GEORGE STEPHANOPOULOS: And now Sam, though, but because the problem is so great, economic advisers are telling Senator Obama, President-Elect Obama and I think Paul Krugman wrote this on Friday - $600 billion, that they're going to need a stimulus package far more than anybody talked about, $500 billion, $600 billion.
SAM DONALDSON: So, let's do it. So let's do it. I mean, again, this idea that somehow we shouldn't use extraordinary measures that we wouldn't ordinarily believe is good for us economically to try to stave off absolute disaster is nonsense. We need more, if that's what it takes. I agree politically, Cokie, it looks like nothing is going to happen in the lame duck session.
GEORGE STEPHANOPOULOS: Now.
SAM DONALDSON: Now. But next year, I hope it's not too late. There should be a massive program and I'm for infusing it at the local level, for instance, mortgages, I want - I think John McCain had some sort of idea although he took it - let's buy out the mortgages of individual homeowners rather than say to the banks, okay, here we are. We'll help you and see if we can't keep people this their homes that way.
GEORGE WILL: Sam, one of the ways we turned a depression into the Great Depression that didn't end until the Japanese fleet appeared off Hawaii was that there were no rules and investors went on strike because the government was completely improvising. Net investment was negative through almost all of the '30s because, again, people did not know the environment in which they were operating because the government had the fidgets and would not let rules and markets work.
PAUL KRUGMAN: This is not the way - okay. Well, it's not the way I read the history. It's not the way - no.
GEORGE WILL: Am I wrong about net investment?
SAM DONALDSON: Yes.
PAUL KRUGMAN: No, the negative net investment was because, you know, when you have 20% unemployment and all the factories are standing idle, who wants to build a new one? You don't need to invoke the government to explain that. No, what actually happened was, you know, there was a collapse of the financial system, which was not restored for a long time. There was a persistent deep slump in consumer demand and, therefore, no investment demand and so you were stuck in this trap. Roosevelt got the economy moving somewhat. By 1937 things were a lot better than they were in 1933. Then he was persuaded to balance the budget or try to and he raised taxes and cut spending and the economy went back down again and then it took a enormous public works program known as World War II to bring the economy out of the depression.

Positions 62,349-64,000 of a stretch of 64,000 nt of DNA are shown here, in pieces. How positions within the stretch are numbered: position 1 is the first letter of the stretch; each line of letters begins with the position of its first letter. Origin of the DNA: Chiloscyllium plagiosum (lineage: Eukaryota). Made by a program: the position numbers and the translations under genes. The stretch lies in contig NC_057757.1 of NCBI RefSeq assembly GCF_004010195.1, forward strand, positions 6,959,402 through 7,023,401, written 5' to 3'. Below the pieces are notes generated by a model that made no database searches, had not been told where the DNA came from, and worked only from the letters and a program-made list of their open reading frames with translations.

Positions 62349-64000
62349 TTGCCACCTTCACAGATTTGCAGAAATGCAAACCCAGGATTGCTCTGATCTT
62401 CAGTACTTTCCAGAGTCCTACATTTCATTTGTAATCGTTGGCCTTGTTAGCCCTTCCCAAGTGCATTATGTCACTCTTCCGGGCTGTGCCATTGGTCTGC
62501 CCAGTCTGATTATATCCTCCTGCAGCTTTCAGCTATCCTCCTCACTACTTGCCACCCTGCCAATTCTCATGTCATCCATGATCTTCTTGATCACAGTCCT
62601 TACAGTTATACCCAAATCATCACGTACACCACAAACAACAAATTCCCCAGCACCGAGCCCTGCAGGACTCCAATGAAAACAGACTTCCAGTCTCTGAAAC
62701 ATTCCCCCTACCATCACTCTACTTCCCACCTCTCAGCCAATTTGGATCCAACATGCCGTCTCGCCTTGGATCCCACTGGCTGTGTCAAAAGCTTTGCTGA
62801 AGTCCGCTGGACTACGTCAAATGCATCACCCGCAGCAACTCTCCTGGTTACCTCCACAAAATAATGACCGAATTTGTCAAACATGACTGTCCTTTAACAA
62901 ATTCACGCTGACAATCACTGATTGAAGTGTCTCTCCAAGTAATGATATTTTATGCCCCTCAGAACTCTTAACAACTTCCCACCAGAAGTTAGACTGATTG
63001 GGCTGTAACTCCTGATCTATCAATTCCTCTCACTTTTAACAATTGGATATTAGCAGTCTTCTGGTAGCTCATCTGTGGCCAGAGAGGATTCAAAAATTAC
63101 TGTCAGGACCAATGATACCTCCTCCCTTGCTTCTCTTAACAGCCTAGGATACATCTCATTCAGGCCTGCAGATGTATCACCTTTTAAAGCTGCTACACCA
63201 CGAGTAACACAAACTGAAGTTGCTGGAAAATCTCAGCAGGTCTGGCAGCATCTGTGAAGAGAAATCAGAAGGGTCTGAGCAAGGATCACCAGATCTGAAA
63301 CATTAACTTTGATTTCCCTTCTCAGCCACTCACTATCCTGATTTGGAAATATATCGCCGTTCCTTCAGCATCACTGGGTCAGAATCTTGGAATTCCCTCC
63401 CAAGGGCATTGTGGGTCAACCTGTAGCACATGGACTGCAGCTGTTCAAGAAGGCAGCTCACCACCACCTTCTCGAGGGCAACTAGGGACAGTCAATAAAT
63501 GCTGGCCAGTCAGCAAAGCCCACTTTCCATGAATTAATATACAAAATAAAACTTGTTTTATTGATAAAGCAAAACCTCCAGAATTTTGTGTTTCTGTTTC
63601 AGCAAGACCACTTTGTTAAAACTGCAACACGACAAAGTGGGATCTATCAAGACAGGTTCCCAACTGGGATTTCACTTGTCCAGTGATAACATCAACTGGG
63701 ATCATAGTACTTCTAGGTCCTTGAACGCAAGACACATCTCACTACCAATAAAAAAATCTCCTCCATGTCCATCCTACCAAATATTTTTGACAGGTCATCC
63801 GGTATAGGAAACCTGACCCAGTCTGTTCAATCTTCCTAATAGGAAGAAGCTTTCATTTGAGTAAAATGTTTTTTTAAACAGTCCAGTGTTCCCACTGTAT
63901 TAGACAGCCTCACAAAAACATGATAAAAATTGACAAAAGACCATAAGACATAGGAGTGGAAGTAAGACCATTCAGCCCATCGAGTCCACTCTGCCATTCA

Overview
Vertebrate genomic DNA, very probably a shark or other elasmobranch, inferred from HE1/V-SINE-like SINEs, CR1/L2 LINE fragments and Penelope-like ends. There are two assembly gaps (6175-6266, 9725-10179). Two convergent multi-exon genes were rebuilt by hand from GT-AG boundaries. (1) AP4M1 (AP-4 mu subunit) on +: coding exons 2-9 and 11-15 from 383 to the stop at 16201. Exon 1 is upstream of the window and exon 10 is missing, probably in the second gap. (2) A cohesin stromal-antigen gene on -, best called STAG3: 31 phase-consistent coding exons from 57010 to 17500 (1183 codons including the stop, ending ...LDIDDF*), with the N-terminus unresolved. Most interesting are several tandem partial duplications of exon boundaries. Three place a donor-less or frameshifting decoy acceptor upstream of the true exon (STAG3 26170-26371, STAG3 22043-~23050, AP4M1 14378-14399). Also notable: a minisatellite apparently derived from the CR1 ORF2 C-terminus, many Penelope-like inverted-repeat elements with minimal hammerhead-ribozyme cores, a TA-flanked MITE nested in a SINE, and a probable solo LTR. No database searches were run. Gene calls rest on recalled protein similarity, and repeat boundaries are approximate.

COKIE ROBERTS: Well, which is what Sam is saying. Throw anything at it that you can to try to stave off anything that disastrous.
GEORGE STEPHANOPOULOS: And that means most likely, Sam, though that the president-elect will have to put off any plans for tax increases.
SAM DONALDSON: Yeah.
COKIE ROBERTS: Or for health care or for a variety of other things.
SAM DONALDSON: George is right.
PAUL KRUGMAN: No, the way at least people like me are pushing, I think what will happen is there's going to be push for legislation to do things on health care. But that wasn't really ever going to happen. It wasn't ever going to go into effect until 2011. Because we weren't going to so much raise taxes as let the Bush tax cuts expire.
GEORGE STEPHANOPOULOS: In 2010. So you have a year's grace period.